In Search of the Canary Tree: The Story of a Scientist, a Cypress, and a Changing World

Science Talk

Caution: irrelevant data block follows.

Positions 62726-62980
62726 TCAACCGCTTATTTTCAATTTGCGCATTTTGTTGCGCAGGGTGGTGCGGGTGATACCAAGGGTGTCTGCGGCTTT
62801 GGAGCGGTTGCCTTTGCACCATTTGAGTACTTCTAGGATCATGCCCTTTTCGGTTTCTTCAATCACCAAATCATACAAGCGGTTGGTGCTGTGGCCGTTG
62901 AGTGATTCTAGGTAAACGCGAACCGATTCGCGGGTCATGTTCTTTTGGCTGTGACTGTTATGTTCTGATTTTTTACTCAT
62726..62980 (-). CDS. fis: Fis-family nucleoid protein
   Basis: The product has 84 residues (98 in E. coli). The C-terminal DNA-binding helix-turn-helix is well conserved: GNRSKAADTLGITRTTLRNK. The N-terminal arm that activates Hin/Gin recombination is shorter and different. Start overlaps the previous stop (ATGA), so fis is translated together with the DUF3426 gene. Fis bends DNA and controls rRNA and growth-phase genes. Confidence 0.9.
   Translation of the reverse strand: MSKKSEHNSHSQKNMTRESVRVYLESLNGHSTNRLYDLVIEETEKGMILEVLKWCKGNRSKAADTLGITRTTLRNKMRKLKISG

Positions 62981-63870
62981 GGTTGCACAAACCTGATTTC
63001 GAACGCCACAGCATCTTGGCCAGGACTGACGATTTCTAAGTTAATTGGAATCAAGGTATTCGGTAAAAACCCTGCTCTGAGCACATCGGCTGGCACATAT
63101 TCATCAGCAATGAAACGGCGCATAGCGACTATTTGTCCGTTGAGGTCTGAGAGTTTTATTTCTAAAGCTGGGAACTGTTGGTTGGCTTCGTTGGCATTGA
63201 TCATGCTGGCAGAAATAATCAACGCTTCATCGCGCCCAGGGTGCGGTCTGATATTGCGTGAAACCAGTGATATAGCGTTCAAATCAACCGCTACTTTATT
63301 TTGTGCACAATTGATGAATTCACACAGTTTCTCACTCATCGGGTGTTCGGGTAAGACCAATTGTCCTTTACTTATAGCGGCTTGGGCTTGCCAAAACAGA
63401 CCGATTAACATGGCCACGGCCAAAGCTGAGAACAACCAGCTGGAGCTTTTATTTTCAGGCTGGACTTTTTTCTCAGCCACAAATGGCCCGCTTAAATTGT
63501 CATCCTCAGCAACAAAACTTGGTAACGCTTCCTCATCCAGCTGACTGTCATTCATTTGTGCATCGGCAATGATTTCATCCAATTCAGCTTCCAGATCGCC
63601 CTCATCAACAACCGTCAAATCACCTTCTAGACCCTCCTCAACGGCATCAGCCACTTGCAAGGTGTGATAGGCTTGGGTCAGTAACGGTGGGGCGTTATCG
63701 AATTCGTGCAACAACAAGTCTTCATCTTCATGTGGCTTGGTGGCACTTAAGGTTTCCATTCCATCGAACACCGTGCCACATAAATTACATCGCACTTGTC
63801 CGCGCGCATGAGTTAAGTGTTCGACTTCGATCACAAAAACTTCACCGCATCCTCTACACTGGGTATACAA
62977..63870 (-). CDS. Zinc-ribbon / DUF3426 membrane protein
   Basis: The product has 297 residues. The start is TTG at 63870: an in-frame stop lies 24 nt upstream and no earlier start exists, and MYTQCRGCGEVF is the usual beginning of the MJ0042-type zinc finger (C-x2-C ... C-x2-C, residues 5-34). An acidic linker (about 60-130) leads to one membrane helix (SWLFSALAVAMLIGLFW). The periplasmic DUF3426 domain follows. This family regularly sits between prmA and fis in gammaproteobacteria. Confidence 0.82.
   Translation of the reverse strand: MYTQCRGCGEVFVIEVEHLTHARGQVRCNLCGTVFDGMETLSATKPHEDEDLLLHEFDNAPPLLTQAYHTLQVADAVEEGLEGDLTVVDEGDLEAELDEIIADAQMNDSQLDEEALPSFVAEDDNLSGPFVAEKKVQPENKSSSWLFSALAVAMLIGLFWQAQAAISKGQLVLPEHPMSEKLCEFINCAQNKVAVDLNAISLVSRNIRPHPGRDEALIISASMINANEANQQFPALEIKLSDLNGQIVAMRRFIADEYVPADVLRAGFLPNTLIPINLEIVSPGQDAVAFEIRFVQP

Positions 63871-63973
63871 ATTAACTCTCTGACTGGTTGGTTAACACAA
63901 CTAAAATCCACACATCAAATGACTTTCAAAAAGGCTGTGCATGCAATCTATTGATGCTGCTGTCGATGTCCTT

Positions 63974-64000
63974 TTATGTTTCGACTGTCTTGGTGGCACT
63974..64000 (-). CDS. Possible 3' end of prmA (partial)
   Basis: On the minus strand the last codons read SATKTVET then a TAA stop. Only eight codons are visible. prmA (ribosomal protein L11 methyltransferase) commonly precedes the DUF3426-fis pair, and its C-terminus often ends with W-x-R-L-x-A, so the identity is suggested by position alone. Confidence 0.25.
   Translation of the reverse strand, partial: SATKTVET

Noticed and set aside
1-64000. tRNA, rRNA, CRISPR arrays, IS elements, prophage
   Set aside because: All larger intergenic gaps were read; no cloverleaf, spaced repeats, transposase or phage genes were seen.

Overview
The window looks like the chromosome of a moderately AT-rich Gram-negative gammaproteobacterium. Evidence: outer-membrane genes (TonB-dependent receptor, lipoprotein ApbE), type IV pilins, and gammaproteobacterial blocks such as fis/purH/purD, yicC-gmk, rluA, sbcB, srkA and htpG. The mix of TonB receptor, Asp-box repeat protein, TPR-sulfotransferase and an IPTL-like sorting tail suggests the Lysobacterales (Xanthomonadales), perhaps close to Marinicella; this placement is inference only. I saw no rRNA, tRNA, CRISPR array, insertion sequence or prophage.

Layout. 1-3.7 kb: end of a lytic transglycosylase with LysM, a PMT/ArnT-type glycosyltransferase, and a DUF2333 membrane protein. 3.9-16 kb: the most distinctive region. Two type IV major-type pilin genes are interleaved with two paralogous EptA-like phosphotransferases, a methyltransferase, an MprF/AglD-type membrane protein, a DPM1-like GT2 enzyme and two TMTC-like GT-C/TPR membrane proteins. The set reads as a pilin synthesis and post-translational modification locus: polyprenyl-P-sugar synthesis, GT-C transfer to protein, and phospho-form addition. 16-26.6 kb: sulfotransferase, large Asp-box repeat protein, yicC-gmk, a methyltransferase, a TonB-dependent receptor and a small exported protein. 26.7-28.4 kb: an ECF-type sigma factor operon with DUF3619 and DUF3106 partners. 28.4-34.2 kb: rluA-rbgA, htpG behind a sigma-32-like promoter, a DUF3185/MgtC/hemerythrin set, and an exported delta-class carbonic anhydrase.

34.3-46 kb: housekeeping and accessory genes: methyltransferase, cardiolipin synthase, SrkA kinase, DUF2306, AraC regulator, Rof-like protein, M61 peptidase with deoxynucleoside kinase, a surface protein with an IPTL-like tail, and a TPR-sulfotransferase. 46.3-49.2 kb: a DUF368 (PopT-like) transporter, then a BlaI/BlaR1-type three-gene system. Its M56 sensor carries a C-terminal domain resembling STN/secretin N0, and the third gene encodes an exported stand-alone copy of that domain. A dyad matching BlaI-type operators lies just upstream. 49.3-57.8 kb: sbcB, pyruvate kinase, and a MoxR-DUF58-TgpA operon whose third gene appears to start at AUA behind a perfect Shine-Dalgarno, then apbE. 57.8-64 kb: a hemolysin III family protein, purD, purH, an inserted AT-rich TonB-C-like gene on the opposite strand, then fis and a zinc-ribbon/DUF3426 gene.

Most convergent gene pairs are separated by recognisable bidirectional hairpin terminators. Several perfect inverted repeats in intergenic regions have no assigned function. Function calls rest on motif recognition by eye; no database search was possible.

This episode are human health, and our environmental health are deeply intertwined and each requires the other test to stay healthy. That's Lauren oaks. She's a scientist with the wildlife Conservation Society and Jordan professor in earth system science at Stanford University. He's also the author of the book in search of the canary Trie, the story of a scientist, the Cyprus and a changing world. Canary tree is the yellow cedar type of Cyprus that's native to coastal areas of north west North America. Another name for it is the Alaska Cyprus, it's being called the canary tree because it's the canary in the coal mine of an Alaska where oaks did her research in March Alaska, temperatures average, twenty degrees Fahrenheit above historical. Norms to talk about the book, I called oaks at our home in bozeman. Montana. Really enjoyed the book. I think you get into a lot of things that are really important that you don't see in a lot of scientific research. And so let's talk very briefly about how you decided to make this tree. Your study, focus, Sarah. So I say the puck it's true that I never thought I'd be someone spent your life studying a species and actually designed this pretty weird benign wanted them, and they were good reasons for it though. I generally was attracted to work in the north because warming there is a currying faster at faster rates than the averages across the planet. So in some ways, you can think about Alaska or the far far north as a looking last into the future in terms of what other of impacts we're going to see when it comes to climate change. So I spent a summer up there doing exploratory research where I really had no idea what the topic would be. I was interviewing scientists to were working in fisheries management or forest management, policymakers who were dressing things like coastal erosion on the far north coast were communities have to move inland and many other kinds of climate change impacts, whether it's watery sources or kinds of resources that we depend on anyways. I was hoping in that time that I would come across a topic at need really that was dented from the community where. Research could be relevant for current management. And where I could take a look at both the ecological in social impacts of of climate change. So I came from a program where we were trained scientists to bridge disciplines a lot of times in environmental problem solving were bringing together experts in in the room from different fields. So ecologists come together with the communists or policymakers, and we all kind of tend to speak different languages based on our training in disciplines. But the idea of this program is that if we train one person to speak, multiple languages into bridge across these disciplines that the new solutions could emerge. So from the beginning, I was always interested in you know, what are the ecological impacts of climate change in place. But then also how are people responding to those impacts? And I thought that you know, perhaps there could be lessons for myself in my own life for others other people in other parts of the planet by. I'm looking at those two factors and we'll get to the people part. But the decision to focus in on this one species was was really interesting. Yes out during that time, I came across Dr Paul Hennion who's a force pathologist at the United States forest service. He has since retired. But at the time we met he was about to publish a thirty year, synthesis, which was basically showing the link to climate change in terms of wire these trees dying, and it's kind of a complex pathway to death. But climate change plays a key role in that. And for me that was a really good jumping off point because I wasn't assigned this coming in trying to explain you know, why is climate change affecting the species how what are the vulnerabilities? You know, what's the likelihood of future events in in that kind of thing. I had a jumping off off point where we already know climate changes affecting the species, and that I could ask okay. Hey, what's what's happening to the rest of the forest community? And and how are people really affected by that as well? Looking at climate changes affect on the species as much as you are using the species as bellwether about what climate change will do everywhere. He actually I mean in some ways it's a story of loss. Right. We are losing this species in many places, but then there's also a story of re-growth, right it. So what comes in after the trees die in the same way? You know, how can people adopt alongside those ecological changes? And you do find that. As the yellow cedar goes away, the the western hemlock comes in. So there's there's loss there's gained there's a transition. It's happening. It's really interesting. But before we get to that. Let's talk about some of the realities of doing field research. It's incredibly strenuous and uncomfortable difficult. Yeah. It is a it. It was tough. It was tough. That's for sure I worked on the outer coast the southeast Alaska in the west coffee. Kobe wilderness and glacier bay national park, which are some of the most remote wilderness areas, we have in the country strikingly beautiful in also strikingly far from from civilization as you as you call it. But the forest where I work we're only acceptable by boat or plane, and I didn't wanna be. She schlepping back and forth. Both in terms of our time and the fossil fuels that we needed to get out to these sites. So basically figured out a way with a pretty awesome crew to set up a base camp. And we would spend two weeks at a time kayaking to random locations, and then hiking into forested sites where we would then measure the plants in the in

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